The French president sees Afghanistan, unlike Iraq, as a matter of global security and NATO responsibility.
The 10 French paratroopers killed and 21 wounded in Afghanistan – nearly an entire platoon and the highest French casualties since 1983 in Lebanon – were from a battalion that took control of Kabul only two weeks ago. The event hit Paris hard enough to cause French President Nicolas Sarkozy, fresh from negotiating the Georgian dispute in Moscow, to leave for Afghanistan Tuesday evening to visit the troops.
Both Mr. Sarkozy and the clearly angry French minister of defense, Hervé Morin issued tough statements in support of the French Afghan mission – a mission Sarkozy has steadily supported as a matter of world security and NATO responsibility, in contrast with the Iraq war.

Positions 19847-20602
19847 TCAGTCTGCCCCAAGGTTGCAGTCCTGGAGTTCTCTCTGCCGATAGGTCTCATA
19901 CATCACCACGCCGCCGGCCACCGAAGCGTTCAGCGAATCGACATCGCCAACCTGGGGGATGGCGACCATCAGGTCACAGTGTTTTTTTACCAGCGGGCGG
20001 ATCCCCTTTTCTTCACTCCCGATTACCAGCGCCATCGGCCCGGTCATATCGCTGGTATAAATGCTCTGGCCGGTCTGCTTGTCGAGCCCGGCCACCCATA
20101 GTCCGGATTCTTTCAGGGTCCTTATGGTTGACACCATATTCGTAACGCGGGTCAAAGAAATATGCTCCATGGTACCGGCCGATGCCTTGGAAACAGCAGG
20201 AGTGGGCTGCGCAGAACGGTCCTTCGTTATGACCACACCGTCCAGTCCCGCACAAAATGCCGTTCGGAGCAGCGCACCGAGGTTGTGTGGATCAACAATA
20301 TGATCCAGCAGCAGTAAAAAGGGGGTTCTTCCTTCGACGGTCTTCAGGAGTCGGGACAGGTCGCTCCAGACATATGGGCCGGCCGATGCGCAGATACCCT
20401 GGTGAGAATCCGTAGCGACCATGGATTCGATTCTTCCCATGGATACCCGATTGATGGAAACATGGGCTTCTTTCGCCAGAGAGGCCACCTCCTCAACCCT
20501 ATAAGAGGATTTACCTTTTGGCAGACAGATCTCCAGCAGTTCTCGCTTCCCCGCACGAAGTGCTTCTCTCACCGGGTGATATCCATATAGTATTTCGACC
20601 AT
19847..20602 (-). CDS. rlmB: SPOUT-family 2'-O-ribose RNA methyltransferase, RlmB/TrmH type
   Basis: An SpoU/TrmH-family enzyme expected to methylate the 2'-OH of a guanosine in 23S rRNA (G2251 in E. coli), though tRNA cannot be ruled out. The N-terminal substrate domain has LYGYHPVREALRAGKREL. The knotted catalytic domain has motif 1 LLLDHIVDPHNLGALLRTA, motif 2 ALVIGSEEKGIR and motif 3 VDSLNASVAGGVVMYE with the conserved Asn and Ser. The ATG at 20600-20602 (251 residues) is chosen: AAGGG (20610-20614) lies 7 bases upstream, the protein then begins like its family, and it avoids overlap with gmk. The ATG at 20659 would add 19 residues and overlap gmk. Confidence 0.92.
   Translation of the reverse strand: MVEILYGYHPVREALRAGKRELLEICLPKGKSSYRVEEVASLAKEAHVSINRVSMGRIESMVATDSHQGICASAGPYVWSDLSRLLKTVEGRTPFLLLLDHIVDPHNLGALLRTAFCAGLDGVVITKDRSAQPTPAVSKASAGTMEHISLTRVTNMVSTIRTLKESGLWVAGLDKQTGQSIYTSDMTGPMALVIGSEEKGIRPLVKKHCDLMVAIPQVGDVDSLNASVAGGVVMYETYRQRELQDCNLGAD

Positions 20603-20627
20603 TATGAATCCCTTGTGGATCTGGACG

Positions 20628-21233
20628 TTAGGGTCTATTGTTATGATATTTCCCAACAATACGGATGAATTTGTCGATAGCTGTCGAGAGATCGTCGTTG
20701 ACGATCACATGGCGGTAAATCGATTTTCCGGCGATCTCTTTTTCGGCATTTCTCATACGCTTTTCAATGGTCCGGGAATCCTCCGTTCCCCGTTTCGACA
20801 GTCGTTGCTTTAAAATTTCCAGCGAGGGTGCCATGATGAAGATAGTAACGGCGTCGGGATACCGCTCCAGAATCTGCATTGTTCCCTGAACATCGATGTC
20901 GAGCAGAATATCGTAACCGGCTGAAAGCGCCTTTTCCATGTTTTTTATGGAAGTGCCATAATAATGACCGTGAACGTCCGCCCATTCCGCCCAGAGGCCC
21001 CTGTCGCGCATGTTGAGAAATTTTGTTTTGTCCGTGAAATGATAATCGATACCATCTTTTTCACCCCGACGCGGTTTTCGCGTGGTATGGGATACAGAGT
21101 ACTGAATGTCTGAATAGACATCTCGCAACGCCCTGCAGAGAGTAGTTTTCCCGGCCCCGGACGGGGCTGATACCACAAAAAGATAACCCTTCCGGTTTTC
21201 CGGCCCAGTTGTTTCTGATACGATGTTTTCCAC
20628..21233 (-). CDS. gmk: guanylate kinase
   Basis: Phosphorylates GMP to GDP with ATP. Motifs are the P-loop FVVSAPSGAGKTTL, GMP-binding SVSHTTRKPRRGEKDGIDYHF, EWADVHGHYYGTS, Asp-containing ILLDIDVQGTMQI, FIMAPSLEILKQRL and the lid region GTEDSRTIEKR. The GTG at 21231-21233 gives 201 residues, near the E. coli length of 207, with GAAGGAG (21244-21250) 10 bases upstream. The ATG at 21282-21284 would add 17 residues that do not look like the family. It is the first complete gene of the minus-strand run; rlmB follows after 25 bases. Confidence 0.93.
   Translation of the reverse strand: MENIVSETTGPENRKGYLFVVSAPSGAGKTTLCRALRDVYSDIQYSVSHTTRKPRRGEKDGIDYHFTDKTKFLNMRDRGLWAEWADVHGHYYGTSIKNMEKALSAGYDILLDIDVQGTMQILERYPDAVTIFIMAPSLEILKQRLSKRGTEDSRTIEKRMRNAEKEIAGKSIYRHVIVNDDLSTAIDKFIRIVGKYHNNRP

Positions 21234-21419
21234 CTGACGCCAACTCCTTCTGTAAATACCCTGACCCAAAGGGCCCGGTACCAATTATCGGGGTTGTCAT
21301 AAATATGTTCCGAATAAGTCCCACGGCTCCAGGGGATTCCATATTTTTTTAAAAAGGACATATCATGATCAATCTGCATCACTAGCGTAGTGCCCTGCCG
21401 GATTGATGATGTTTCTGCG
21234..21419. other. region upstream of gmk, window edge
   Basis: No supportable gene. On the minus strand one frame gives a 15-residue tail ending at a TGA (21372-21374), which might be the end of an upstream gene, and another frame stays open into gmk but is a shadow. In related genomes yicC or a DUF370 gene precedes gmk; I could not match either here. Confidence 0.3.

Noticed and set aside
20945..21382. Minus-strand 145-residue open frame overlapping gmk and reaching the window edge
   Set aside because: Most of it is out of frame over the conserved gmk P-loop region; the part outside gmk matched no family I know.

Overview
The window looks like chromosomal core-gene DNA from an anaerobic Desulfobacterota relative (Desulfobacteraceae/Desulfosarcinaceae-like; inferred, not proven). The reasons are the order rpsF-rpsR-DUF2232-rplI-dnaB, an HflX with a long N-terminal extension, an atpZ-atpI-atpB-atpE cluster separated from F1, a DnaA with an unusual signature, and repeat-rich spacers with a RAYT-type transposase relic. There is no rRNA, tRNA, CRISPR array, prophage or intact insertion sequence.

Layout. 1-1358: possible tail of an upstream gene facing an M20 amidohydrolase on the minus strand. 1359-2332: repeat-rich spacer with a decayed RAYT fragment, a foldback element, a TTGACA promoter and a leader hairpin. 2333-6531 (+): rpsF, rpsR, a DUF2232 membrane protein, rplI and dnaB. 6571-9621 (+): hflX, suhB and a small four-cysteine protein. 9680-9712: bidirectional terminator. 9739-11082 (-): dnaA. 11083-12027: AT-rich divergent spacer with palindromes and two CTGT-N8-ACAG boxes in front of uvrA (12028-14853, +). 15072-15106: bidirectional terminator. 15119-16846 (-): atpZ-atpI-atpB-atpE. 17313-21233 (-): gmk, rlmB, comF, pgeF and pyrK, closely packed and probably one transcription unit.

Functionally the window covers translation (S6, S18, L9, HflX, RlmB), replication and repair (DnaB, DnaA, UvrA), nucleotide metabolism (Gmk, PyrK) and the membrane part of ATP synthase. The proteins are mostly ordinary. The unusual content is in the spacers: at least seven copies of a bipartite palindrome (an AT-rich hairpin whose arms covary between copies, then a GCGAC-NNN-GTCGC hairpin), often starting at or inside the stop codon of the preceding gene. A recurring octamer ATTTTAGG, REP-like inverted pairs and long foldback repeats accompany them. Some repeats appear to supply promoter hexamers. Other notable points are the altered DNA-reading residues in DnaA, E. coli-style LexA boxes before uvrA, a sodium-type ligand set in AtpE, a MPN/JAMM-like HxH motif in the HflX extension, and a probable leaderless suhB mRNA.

Sarkozy has slowly and successfully shifted the discussion in France toward support of a more robust Afghanistan mission. Unlike nearly all European leaders, he has even begun to adopt the terminology of a "war on terror," a deeply unpopular phrase on the Continent, and one that has not particularly caught hold at home.
"My determination remains intact. France is resolved to pursue the fight against terrorism, for democracy and liberty." Sarkozy said in a statement. "The cause is just, it is the honor of France and its armies to defend it."
French war correspondent Florence Aubemas, who has reported in the region, wrote in the Nouvel Observateur that the attack was not on French troops in particular but was aimed at NATO forces in general.